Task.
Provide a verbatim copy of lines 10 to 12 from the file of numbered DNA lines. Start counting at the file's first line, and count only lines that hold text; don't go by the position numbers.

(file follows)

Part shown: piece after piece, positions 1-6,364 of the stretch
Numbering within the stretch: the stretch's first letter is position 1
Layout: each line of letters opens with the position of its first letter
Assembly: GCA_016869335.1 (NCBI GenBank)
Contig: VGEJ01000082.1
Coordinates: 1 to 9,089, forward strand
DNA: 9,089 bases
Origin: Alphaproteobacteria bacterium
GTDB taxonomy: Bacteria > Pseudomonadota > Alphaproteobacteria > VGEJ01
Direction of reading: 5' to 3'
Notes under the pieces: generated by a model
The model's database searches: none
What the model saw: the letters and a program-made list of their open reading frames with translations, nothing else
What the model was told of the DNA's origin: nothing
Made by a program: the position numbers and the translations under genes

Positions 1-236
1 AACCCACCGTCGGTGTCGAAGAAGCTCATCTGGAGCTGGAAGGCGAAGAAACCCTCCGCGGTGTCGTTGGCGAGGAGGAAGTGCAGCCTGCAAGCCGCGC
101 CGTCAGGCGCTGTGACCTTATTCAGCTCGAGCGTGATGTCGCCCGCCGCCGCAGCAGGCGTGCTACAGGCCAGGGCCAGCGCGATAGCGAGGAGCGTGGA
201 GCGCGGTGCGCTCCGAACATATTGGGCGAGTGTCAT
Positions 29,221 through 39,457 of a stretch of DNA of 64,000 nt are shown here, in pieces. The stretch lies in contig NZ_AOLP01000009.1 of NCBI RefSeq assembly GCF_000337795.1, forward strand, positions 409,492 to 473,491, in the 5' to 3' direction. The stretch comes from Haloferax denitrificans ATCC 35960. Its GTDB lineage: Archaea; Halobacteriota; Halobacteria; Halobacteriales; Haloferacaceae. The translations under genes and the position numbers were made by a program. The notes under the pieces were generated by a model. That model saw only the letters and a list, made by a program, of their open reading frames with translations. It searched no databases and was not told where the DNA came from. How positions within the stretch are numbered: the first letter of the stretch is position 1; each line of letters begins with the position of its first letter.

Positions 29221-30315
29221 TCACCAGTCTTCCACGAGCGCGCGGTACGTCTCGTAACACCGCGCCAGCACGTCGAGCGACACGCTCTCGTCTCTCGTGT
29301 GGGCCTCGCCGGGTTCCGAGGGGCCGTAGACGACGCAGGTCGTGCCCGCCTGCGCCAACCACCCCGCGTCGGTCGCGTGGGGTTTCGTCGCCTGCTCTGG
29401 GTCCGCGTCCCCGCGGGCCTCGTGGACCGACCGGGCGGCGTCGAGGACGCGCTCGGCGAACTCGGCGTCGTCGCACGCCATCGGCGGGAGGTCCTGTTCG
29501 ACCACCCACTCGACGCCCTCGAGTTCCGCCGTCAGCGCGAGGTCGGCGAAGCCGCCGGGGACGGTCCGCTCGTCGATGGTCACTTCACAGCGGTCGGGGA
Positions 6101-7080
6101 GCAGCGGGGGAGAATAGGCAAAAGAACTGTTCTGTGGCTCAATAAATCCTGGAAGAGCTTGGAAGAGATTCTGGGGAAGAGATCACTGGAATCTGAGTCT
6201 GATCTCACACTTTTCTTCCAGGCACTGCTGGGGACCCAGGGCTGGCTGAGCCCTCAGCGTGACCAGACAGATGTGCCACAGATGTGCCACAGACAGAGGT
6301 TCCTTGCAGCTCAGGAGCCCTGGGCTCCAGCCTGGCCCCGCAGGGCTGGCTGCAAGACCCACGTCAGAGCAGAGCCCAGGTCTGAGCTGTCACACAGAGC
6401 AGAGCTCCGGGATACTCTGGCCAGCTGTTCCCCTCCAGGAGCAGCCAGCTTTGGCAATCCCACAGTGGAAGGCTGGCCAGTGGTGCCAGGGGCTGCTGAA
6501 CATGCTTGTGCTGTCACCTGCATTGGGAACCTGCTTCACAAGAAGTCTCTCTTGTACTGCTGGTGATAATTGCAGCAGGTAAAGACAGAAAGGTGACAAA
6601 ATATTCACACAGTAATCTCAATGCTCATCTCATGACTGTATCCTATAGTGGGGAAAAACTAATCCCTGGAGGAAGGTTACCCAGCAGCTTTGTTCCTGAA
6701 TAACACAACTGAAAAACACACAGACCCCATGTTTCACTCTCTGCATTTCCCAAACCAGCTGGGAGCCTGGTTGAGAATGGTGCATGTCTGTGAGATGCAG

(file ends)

Direction of reading: 5' to 3'
Notes under the pieces: generated by a model
The model's database searches: none